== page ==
Because beliefs are constructed where knowledge is lacking, the y can be built on logic and reason as much as emotional reasoning.

This was found in much of early science and medicine, where observation suggested conclusions which were quite wrong but logical and reasonable.   

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Aquila King
On 6/4/2019 at 4:57 PM, quiXilver said:

A belief is a thought, yet not every thought is a belief.

So what makes a thought into a belief?

What are the transitional elements involved in a thought becoming a belief?

What makes a belief not just another thought?

What does it take for beliefs to be demoted to thoughts?

I dunno. Interesting thought exercise, but doesn't really matter all things considered.

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Manwon Lender
16 hours ago, quiXilver said:

I wonder...

 

are thoughts real?

Are you real, please answer.

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Liquid Gardens
12 hours ago, Mr Walker said:

Eg you dont KNOW the height of Everest until you have measured it for yourself 

Your memory, upon which your idea that personal experience is paramount relies, should tell you that we've discussed this before and I don't agree with you.  Assuming you are using measuring capabilities that you might reasonably have access to, your measure of Everest is very unlikely to be exactly correct, there are too many opportunities for misperceptions, erroneous measurements and calibrations, as well as the unavoidability of lack of precision.  Anyway, your 'true personal experience' theory doesn't work well, you are smuggling in the relevant point as a given:  'true'.  My knowledge that Everest exists, despite never visiting it nor personally experiencing it, is far more reliable than what my memory says occurred when I was in 4th grade which I did personally experience.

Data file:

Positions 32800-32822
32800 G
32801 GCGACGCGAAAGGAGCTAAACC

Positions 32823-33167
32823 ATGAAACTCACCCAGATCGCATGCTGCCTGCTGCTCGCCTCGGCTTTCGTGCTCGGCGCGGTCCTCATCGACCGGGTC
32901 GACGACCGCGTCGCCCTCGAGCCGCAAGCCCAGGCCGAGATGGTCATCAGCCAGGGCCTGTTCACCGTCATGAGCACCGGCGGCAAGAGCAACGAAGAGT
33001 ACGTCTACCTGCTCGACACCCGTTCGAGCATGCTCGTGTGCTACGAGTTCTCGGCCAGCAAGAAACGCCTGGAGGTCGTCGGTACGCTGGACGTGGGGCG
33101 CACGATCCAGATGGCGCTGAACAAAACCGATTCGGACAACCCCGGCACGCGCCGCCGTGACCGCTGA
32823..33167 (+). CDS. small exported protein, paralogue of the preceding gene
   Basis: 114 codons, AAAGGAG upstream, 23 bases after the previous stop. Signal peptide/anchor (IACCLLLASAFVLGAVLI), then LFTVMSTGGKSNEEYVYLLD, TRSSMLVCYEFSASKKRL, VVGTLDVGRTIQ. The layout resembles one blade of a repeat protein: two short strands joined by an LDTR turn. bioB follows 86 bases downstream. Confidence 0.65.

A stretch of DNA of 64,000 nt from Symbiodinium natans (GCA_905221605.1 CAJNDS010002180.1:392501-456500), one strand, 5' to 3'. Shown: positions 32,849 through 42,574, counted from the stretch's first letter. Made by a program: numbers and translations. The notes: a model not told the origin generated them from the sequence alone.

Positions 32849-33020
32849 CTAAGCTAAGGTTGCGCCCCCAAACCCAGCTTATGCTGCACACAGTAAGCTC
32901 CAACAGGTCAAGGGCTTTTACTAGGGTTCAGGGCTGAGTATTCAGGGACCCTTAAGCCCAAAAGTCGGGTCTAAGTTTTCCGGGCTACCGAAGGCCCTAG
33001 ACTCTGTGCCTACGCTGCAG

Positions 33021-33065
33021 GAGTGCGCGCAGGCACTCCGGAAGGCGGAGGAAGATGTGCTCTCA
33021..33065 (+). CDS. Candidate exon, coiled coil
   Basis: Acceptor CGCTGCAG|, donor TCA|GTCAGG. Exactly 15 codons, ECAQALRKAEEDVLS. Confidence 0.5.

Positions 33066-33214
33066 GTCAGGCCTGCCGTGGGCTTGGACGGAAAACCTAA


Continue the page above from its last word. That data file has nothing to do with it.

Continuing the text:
13 hours ago, Mr Walker said:

 I know certain things from  personal experience  and i hold everything else in a suspension of belief and disbelief 

I don't, I factor in evidence and make estimates which become my beliefs.  I played the lotto last night, I haven't checked the tickets yet but the odds are at least 1 in 70 million of winning the jackpot.  Do you neither believe nor disbelieve I won the lotto?  You're really 'suspending' belief about something that has incredible odds against it?  Personally, I don't believe I won the lotto, I just believe I have a minuscule chance of winning.

13 hours ago, Mr Walker said: